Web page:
134. If we look upon the matter from the historical standpoint, we find that in the history of the human race only one people has had a calling, properly so called. This is the Jewish people, who were chosen by Almighty God to prepare the way in history for the Incarnation of His Only-Begotten Son. "Who are the Israelites, who have the adoption as sons, and the glory, and the covenants and the legislation and the worship and the promises; who have the fathers, and from whom is the Christ according to the flesh... ?" (Romans 4:4-5).

135. The vocation of the Jewish people culminated in a wholly unique and unprecedented historical occurrence that interrupted and transformed the history of the world. At a definite moment in time, in a definite locality, in one of the tribes of the Jewish people, through the operation of the Holy Spirit, the person who had been announced and awaited by the prophets of Israel for centuries was born from a Jewish mother: Jesus Christ. His mission and his teaching were the completion of the historic mission and teaching of Israel; His birth, life, sufferings, death, and resurrection from the dead were the fulfillment of Israel's types and prophecies. Extraordinary as was this occurrence, it was linked with another no less extraordinary and also unprecedented in history. The Savior, whom God had sent to His chosen people after they had prayed and longed for Him for thousands of years, was rejected by that people, violently repudiated, and condemned as a criminal by the highest tribunals of the Jewish nation, in collusion with the pagan authorities who held the Jewish people in bondage. Ultimately, the Savior was put to death.

Through the sufferings and death of the Savior, the work of the Redemption was wrought for all humanity; the sins of the world were taken away; the doors of Heaven were opened; man was restored by the Second Adam to the privileges from which he had been excluded by the sin of his first parents, and the spiritual kingdom of Christ was established for eternity. The redemption opened the doors of salvation to the entire human race; it established a universal Kingdom, in which there would be no distinction of Jew or Gentile, Greek or barbarian. The very act by which the Jewish people put to death their Savior and King was, in the strong language of Saint Paul, the salvation of the world.

136. On the other hand, blinded by a vision of material domination and gain, the Israelites lost what they themselves had sought. A few chosen souls, among whom were the disciples and followers of Our Lord, the early Jewish Christians, and, through the centuries, a few members of the Jewish people, were an exception to this general rule. By their acceptance of Christ's teaching and their incorporation into His Church, they shared in the inheritance of His glory, but they remained and still remain an exception. "What Israel was seeking after, that it has not obtained; but the chosen have obtained it, and the rest have been blinded" (Romans 11:7). Saint Paul adds: "But by their offense," that is, through the Jews' rejection of the Messiah, "salvation has come to the Gentiles" (Romans 11:11). Moreover, by a mysterious Providence of God, this unhappy people, destroyers of their own nation, whose misguided leaders had called down upon their own heads a Divine malediction, doomed, as it were, to perpetually wander over the face of the earth, were nonetheless never allowed to perish, but have been preserved through the ages into our own time. No natural reason appears to be forthcoming to explain this age-long persistence, this indestructible coherence of the Jewish people.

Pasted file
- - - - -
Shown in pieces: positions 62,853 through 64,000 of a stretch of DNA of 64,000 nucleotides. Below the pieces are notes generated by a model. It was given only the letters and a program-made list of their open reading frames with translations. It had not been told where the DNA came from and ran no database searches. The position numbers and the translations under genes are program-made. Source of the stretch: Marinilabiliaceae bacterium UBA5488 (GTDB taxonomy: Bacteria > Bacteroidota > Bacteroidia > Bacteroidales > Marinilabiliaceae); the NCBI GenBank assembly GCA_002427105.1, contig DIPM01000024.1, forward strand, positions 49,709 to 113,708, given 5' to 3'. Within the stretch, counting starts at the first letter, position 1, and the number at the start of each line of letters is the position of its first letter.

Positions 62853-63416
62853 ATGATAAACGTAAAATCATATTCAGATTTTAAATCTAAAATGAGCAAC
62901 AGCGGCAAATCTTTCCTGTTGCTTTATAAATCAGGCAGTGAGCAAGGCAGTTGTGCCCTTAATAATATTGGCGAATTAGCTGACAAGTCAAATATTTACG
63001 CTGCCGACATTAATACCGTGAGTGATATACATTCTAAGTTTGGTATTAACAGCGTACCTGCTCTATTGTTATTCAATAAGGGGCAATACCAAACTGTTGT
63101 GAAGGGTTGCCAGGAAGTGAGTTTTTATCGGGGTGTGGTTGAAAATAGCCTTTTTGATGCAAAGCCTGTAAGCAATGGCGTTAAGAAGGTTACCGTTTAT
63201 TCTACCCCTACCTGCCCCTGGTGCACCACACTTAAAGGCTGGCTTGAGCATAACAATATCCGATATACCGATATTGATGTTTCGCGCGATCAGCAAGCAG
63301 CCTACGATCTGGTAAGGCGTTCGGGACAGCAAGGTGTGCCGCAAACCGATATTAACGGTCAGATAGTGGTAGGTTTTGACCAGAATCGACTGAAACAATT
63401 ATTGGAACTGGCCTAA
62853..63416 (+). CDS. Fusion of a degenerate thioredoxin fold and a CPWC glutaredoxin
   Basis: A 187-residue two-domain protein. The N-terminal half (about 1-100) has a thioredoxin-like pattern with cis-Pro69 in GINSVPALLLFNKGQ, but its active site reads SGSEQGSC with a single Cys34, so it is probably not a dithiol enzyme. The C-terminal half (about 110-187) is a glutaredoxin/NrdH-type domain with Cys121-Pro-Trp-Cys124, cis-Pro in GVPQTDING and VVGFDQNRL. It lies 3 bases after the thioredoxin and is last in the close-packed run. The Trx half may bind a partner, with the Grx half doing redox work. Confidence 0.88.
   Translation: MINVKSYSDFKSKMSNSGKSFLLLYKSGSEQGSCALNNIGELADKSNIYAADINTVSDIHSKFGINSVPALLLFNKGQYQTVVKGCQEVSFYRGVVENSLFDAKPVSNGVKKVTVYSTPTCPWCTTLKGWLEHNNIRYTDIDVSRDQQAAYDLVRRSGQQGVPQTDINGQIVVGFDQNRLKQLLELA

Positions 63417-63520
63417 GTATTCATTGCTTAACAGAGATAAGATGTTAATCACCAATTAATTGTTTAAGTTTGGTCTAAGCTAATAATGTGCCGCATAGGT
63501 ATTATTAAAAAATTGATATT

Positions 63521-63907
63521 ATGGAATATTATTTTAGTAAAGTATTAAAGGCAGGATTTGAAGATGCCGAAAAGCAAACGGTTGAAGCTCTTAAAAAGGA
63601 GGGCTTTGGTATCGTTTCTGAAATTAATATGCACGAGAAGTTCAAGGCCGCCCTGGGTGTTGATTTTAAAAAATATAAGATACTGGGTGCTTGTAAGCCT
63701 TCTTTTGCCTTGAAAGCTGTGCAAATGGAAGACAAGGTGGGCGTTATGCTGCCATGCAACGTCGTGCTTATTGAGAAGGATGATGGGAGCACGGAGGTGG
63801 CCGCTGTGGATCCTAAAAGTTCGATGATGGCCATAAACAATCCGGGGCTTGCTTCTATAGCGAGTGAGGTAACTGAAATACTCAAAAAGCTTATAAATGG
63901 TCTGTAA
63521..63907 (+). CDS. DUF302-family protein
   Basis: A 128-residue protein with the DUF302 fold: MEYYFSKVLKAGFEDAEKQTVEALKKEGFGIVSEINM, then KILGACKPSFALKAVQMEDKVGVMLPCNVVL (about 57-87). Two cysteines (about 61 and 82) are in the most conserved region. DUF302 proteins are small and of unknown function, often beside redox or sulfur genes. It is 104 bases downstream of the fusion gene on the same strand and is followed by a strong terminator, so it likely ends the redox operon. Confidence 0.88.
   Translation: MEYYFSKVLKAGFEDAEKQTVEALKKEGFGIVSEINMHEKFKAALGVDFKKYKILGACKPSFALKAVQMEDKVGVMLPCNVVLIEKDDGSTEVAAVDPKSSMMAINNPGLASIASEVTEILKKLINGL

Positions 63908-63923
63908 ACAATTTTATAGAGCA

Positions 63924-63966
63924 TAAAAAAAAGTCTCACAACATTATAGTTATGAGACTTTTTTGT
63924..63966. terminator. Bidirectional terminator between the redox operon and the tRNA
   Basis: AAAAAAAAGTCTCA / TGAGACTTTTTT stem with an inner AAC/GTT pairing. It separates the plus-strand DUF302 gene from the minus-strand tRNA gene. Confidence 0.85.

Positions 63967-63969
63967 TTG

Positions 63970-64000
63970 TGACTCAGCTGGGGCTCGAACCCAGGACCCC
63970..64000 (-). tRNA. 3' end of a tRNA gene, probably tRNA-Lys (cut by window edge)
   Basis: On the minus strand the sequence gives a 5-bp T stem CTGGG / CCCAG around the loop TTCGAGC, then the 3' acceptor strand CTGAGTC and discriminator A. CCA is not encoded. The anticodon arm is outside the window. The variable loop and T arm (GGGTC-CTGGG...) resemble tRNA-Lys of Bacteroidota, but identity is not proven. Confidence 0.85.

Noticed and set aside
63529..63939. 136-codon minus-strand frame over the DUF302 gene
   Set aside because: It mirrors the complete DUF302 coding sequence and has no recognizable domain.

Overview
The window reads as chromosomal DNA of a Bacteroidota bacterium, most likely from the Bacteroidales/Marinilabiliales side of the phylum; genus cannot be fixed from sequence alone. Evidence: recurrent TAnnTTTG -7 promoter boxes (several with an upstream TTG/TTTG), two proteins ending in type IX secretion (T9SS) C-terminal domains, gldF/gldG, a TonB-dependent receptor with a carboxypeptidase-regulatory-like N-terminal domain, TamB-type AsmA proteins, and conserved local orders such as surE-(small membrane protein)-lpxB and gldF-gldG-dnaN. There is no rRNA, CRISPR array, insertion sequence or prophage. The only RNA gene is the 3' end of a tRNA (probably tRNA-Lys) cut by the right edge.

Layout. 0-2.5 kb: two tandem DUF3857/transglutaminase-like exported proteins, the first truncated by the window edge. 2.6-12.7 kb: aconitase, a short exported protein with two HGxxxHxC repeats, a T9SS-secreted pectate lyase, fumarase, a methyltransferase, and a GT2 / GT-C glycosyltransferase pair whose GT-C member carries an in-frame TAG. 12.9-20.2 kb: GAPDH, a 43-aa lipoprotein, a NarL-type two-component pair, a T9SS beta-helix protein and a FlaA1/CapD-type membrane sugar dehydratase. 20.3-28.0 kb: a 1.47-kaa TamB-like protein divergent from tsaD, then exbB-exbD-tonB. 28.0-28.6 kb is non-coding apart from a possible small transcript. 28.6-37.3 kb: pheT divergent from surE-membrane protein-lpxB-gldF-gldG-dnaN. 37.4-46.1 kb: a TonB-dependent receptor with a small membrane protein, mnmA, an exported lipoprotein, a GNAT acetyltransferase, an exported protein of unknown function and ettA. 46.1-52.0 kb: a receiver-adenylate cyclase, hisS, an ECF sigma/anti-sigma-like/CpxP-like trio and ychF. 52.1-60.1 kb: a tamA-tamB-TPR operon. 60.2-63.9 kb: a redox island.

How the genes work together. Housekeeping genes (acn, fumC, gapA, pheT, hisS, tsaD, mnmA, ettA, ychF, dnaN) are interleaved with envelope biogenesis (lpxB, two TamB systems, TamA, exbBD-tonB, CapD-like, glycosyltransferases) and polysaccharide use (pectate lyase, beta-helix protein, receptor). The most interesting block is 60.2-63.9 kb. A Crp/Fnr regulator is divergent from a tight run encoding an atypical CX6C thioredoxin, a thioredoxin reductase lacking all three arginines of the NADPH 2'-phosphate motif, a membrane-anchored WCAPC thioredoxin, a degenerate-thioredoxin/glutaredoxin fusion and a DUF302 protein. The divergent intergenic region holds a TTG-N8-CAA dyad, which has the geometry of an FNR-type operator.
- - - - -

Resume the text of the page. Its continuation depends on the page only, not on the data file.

Saint Paul's teachings

137. Addressing the Gentiles, Saint Paul clearly indicates the apparent contradiction between the unbelief of the Jews and the providential part that God's Providence has permitted them to play in the world's salvation. But he goes further still, and points out that there is no reason to despair of Israel's salvation, since the redemption accomplished through the rejection of the Savior and his death extends its fruits not to the Gentiles alone, but also to the very people who rejected Him, on the sole condition that this people repent and accept Him as their Redeemer. "So they too have not now believed by reason of the mercy shown you, that they too may obtain mercy" (Romans 11:31).